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Should I take a multivitamin?

Has this topic been vexing you? I’ll admit, it’s made me a bit confused. For years my doc has asked if I take a multivitamin. I’ve gone through waves of taking them and not taking them. But when last month the results of multiple studies and trials were released, stating that multivitamins, once again, had no clear benefit to well nourished adults, I took pause.

I am a well nourished adult. I’m lucky enough to have the knowledge, and the income, to afford a diet full of fresh produce, meat, and dairy. And yet, I have two types of multivitamins in a kitchen cupboard, along with a slew of other supplements that range from CoQ10 to Glucosamine.

Multivitamin Question

I’m also an adult lucky enough to be able to call three physicians and a Sports Nutrition expert friends. A few of these friends were over for a friendly game of poker on New Year’s Eve, and I decided to pick their brains a bit to get their take on the multivitamin conundrum. Should we be taking them? Is it dangerous? Is it a waste of money?

Let’s start with Dr. Nick, a radiologist. “It’s not going to hurt anything”. That was his response. Straight to the point.

Kelly, the Sports Nutritionist, had a bit more to say about it. First off, food is the best way to obtain any vitamins. But, she says that for people with diets that lack a range of healthy food, multivitamins should still be consumed. This point marries right in with the wording in this most recent study, which says that WELL NOURISHED adults don’t need a daily multi. Kelly also expressed concerns about too much vitamin A. On overabundance of this vitamin in our bodies can lead to some pretty harsh symptoms. Vitamin A is fairly abundant in healthy foods like leafy greens, sweet potatoes, carrots, and dark orange squash. If you consume liver on a regular basis you definitely don’t need extra vitamin A from a multi, as there is way more vitamin A than your body needs contained in liver.*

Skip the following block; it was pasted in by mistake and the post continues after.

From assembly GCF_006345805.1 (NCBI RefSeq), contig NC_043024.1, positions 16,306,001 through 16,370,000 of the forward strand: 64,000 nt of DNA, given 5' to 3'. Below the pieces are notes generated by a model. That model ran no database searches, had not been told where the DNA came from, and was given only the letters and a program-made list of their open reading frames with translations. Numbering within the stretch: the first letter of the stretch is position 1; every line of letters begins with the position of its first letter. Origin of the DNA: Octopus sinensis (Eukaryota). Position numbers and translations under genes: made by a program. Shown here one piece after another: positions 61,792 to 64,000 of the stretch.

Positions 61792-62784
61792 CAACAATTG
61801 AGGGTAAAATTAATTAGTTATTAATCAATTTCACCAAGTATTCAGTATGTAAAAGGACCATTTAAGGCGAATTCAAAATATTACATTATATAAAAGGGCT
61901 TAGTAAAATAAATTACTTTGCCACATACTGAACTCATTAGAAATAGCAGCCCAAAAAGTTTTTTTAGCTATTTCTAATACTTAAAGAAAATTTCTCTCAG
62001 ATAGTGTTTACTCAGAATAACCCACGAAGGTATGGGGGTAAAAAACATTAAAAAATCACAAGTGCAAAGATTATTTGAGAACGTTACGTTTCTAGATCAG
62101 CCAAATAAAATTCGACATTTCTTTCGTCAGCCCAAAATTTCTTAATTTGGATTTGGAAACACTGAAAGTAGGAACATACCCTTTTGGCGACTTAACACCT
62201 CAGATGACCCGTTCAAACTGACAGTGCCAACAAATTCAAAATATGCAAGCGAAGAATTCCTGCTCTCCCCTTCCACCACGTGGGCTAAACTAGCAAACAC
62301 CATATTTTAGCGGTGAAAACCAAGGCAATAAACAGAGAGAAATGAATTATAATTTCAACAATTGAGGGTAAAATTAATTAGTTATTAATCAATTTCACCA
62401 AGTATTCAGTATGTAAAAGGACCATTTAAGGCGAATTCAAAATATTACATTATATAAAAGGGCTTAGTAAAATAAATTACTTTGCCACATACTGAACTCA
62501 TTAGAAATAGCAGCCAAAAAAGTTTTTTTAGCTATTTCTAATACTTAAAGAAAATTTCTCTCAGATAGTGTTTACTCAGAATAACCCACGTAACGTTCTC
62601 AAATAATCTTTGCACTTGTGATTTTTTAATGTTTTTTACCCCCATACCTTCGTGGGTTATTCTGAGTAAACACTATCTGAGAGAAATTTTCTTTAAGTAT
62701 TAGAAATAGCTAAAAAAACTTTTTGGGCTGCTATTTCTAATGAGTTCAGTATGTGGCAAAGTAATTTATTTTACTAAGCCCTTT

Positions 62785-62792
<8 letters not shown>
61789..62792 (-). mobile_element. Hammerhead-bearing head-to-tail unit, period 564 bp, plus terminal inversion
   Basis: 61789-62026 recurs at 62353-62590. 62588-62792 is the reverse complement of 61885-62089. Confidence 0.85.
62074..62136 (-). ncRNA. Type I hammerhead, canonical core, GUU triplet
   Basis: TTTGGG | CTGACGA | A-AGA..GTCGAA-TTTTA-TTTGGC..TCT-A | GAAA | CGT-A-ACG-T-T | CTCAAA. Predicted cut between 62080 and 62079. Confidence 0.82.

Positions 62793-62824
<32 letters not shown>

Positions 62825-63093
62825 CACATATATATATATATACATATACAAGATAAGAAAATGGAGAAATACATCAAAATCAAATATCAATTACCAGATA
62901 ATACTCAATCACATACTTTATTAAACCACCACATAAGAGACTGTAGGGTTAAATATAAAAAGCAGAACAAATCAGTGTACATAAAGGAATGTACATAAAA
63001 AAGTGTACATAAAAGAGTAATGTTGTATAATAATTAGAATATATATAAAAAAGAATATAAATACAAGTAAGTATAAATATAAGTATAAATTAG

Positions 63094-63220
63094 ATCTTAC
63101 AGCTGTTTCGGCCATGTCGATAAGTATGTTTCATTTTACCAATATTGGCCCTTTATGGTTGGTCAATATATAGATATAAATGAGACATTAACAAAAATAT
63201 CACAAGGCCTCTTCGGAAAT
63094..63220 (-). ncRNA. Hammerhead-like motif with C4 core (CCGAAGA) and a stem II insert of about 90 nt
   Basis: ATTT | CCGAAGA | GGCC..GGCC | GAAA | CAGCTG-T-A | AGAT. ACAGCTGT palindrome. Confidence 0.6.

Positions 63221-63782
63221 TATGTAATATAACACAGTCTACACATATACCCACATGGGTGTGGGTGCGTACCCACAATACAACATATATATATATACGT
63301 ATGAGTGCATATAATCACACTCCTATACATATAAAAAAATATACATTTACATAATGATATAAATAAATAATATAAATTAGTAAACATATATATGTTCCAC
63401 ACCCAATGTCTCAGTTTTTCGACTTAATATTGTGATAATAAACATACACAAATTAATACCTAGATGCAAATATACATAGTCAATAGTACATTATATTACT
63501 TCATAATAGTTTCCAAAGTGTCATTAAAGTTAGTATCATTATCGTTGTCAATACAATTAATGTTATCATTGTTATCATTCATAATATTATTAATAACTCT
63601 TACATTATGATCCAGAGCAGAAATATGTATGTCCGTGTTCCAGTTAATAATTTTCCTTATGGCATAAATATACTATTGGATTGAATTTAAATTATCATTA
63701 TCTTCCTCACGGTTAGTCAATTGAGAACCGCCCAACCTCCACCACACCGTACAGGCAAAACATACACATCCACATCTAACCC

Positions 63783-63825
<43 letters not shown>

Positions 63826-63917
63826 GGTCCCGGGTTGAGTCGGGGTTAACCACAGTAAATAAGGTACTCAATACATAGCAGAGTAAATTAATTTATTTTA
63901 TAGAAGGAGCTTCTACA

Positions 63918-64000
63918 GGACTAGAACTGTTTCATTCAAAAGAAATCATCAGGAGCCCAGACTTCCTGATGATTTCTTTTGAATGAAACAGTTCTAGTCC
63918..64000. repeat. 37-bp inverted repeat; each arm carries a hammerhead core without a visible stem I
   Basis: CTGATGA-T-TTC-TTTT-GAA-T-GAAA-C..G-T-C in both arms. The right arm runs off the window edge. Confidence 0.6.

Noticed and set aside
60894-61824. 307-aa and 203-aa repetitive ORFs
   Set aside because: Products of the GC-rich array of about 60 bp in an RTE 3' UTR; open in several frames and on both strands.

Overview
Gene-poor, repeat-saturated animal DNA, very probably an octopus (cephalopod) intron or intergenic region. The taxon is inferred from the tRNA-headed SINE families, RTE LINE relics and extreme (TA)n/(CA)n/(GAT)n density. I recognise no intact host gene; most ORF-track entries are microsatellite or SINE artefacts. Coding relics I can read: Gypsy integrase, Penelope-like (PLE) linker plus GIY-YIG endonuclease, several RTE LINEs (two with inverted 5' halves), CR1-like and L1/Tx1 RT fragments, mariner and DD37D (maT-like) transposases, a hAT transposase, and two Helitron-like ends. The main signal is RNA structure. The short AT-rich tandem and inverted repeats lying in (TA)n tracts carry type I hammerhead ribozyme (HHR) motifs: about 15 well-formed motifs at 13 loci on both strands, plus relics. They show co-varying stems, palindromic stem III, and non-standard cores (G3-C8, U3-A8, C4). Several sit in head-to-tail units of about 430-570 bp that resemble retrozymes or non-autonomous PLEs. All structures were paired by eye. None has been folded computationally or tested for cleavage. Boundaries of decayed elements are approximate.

Dr. Jackie, a neurologist, tended to agree with Dr. Nick, but felt that a well nourished adult could skip the multi if they took the time to figure out what vitamins they might be lacking in and then supplementing with those vitamins. For instance, if you avoid the sun, constantly wear sunscreen, or it’s winter time, you might benefit from a Vitamin D supplement. Or, if your diet lacks in organic animals products, a K2 supplement might be in order.

Vitamins in salad

My lunch salad with greens, chicken breast, pecans, apple, and goat cheese contained approximately 160% DV of vitamin A, 27% of vitamin C, 30% of iron, 22% of calcium, 185% of vitamin K, etc… ** 

So perhaps it’s time to scrutinize your diet, and figure out what vitamins you’re consuming through food on a regular basis. Do you eat a lot of plant based foods, along with meat and dairy? Do you drink a protein powder that contains vitamins? Do you take pre or post workout supplements that are heavy on the nutrient side? If so, that daily multi might be overkill, and your body is just pushing it through your system and out the back door as waste.

The multivitamin and supplement industry is huge, as in billions of dollars huge. Those multivitamins won’t go disappearing off store shelves anytime soon. So, what to do at this point? Are you on the fence about taking a multi, or have you stopped altogether but you’re just not sure it’s the right choice?

I’m right there with you. Perhaps it’s due to what those tasty little Flinstones vitamins beat into my head as a kid, but here’s my current method; I’m still taking a multivitamin, but I’ve cut my dose down. How? By taking vitamins that require multiple pills, gummy chews, or a full packet of powder to be consumed in order to get a full dose. You could also just start cutting your vitamins in half if you want to bring the full amounts down. But using vitamins like Multivites Gummy Chews, Nature’s Bounty Hair, Skin, & Nails, or vitamin powder packets like EcoDrink will allow you to dose out the amount you want to bring vitamin levels down. Plus, on days that the nutritious food fairy doesn’t visit you, you can take a full measure of vitamins if you like.

If you know your nutrition is lacking, you’ve found out you have nutritional deficits, you’re pregnant, or are of an age that additional nutrition is beneficial, consult your physician prior to messing with your vitamin regiment. And if you do choose to stop taking multivitamins, pay close attention to your body for any signs that you might actually need them, or at least something contained in them.

Life is a delicate dance my friends, but with good nutrition, a little intuition, and honesty with yourself, all should be happy and healthy.

Click here for a top ten vitamin A containing food guide.

** Nutritional information sourced from SelfNutritionData, Daily Burn Tracker, and HealthAliciousNess.

Author: Sarah

A self educated health enthusiast, I love geeking out on the latest information on healthy eating and exercise. Although this may happen while drinking a glass of wine...

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